|Publication number||US4027854 A|
|Application number||US 05/622,583|
|Publication date||Jun 7, 1977|
|Filing date||Oct 15, 1975|
|Priority date||Oct 15, 1975|
|Also published as||DE2624588A1|
|Publication number||05622583, 622583, US 4027854 A, US 4027854A, US-A-4027854, US4027854 A, US4027854A|
|Inventors||William J. Mounton, Jr.|
|Original Assignee||Mounton Jr William J|
|Export Citation||BiBTeX, EndNote, RefMan|
|Patent Citations (9), Referenced by (8), Classifications (8)|
|External Links: USPTO, USPTO Assignment, Espacenet|
The present invention relates to the field of well-drilling, more particularly, to improvement in derricks for the rotary drilling of deep wells, as, for example, in oil well practise. It is concerned with the newer types of oil well derricks, with which high pressure hydraulic fluid operating in cylinders equipped with sliding pistons or rams, is the means of applying power to raise or lower sections of well pipe, and indeed, the whole string of well pipe.
As is well known, earlier derricks were operated with cables that were wound or unwound from drums or winches. In the recent past, as the arts of hydraulic cylinder devices have advanced, these arts have begun to find an advantageous place in the well-drilling derrick field. Numerous examples have been seen of the use of hydraulic cylinders in parallel with one another for the raising and lowering of parts of the derrick, and/or of parts of the other mechanisms, such as the rotary swivel or drive. In most instances the cylinders (and their contained rams) have been relatively short, such that at maximum extension the ratio of length to diameter has been small enough to avoid any tendency of the combination of cylinder with its ram to buckle. In a few instances long cylinders with long rams, guide means have been provided to latch around the cylinder or ram as the extension becomes large enough to enter the unstable region; by means of such latching means buckling is prevented.
One problem incident to the use of multiple, long ram-cylinders, operating in parallel on a common load (for example in lifting a well-string of pipe, and the power swivel at the top of the string, using a single source of hydraulic fluid through a single flow-control valve), has been that small variations in the relative friction or drag between or among the parallel rams will cause the rams having higher drag to lag behind those of lower friction. Such lagging causes the cross-head means that conveys the individual cylinder power to the common load to be bent or deflected out of alignment, in turn imposing excessive loads or frictions on auxiliary parts of the system, and even causing rapid wear and scoring of sliding parts.
It has been known to provide sensing means to sense that one ram is lagging behind another, and to cause the signal produced to operate upon individual hydraulic fluid control valves to increase the fluid supply to the lagging cylinders, but these controls have been only moderately effective, and expensive to maintain.
It is a principal object of the invention to provide a self-compensating cross-head-beam leverage system whereby the lagging of one hydraulic ram of a pair causes load to be shifted to the other ram of the pair, thereby offsetting the drag or friction causing the lag, and enabling the lagging ram to "catch up" with its partner.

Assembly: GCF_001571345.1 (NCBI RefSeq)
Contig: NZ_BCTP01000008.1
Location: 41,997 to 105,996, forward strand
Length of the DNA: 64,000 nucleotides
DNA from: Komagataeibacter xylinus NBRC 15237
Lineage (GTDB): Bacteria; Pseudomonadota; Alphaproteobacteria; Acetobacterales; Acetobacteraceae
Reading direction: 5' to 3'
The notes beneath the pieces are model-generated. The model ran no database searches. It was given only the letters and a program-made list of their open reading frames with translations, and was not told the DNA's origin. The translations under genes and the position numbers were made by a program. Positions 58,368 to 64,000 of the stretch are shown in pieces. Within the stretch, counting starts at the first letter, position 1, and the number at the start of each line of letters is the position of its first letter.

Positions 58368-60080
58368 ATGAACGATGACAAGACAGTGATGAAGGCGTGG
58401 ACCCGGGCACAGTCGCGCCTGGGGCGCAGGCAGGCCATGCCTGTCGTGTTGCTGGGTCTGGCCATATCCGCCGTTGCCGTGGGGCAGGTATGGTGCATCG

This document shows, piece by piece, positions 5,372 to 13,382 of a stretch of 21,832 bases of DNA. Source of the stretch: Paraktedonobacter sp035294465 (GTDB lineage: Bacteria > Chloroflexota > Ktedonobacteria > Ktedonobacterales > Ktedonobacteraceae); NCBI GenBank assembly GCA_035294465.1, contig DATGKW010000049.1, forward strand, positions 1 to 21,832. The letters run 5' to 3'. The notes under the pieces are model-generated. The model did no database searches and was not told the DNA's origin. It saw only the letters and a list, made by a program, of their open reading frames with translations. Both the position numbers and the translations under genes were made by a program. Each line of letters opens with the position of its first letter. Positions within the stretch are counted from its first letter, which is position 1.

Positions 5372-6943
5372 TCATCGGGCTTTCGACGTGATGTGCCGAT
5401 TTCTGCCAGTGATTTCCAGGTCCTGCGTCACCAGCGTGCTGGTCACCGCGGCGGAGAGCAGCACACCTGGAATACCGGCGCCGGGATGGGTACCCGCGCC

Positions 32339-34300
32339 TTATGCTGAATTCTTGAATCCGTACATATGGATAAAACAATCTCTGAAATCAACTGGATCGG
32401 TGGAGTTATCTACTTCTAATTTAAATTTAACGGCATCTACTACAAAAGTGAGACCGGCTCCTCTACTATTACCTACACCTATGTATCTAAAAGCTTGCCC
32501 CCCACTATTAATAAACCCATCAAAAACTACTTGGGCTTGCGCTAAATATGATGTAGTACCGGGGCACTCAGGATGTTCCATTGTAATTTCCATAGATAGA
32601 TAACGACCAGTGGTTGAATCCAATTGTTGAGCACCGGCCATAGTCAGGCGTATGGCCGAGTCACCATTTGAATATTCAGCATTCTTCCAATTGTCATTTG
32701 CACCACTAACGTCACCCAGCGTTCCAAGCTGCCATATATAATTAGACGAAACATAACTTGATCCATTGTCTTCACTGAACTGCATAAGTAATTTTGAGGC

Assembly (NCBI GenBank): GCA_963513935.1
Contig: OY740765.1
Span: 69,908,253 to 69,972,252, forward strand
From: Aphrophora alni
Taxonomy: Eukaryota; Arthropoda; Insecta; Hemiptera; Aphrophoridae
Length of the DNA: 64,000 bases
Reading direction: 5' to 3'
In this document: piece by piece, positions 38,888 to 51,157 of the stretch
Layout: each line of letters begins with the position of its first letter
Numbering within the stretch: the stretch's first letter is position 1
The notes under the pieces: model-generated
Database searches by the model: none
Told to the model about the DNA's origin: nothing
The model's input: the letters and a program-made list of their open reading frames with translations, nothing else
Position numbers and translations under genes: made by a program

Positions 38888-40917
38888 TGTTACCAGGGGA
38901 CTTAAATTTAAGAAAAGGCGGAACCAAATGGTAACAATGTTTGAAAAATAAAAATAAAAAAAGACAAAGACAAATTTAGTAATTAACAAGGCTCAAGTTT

It is another object to avoid any necessity for external lag sensing means, control means and hydraulic fluid distributing means.
It is another object to provide automatic, immediate and proportional sensing of lag and institution of compensation, in a simple, inexpensive manner.
In bare essence, the present invention comprises cross-head beam means centrally pivoted on a carriage that is restricted for translation along a path parallel and central to the axes of parallel hydraulic rams, the beam means bridging said rams and carrying rolling-sliding convex surfaces juxtaposed to the heads of the rams, and the beam pivot being located in the direction of ram extension beyond a line interconnecting the heads of the rams.
In preferred form, a well derrick framework erected in vertical position has a face adjacent to and parallel to the well centerline. On the face, vertical tracks provide means guiding the carriage on rollers for translational movement in a vertical direction. On the carriage there is provided a beam pivot pin, with horizontal axis intersecting the well centerline. Adjacent the face and equally spaced each side of the well centerline are the individual cylinders and rams of at least one pair of such cylinders and rams, the cylinders and rams being vertical, with the ram heads uppermost. Bridging the ram heads and pivoted on the beam pivot pin is a cross-head beam, which carries on its under face juxtaposed to the head of each ram, a convex surface against which the ram bears. The center of curvature of the convex surface must be located at or above the pivot point of the cross head beam. Below the pivot point, and equidistant from the well centerline, strut pivot pins are provided, to which the upper ends of tension struts are pinned. The lower ends of the tension struts are bridged with a work beam, from which are suspended short cables which in turn suspend a saddle designed to accept prior art power swivels or power slips. The saddle includes torque tubes which extend horizontally parallel to the derrick face, and carry at their ends sets of rollers which engage tracks on the lower part of the derrick face, whereby the counter-torque of the power swivel is transferred to the derrick frame.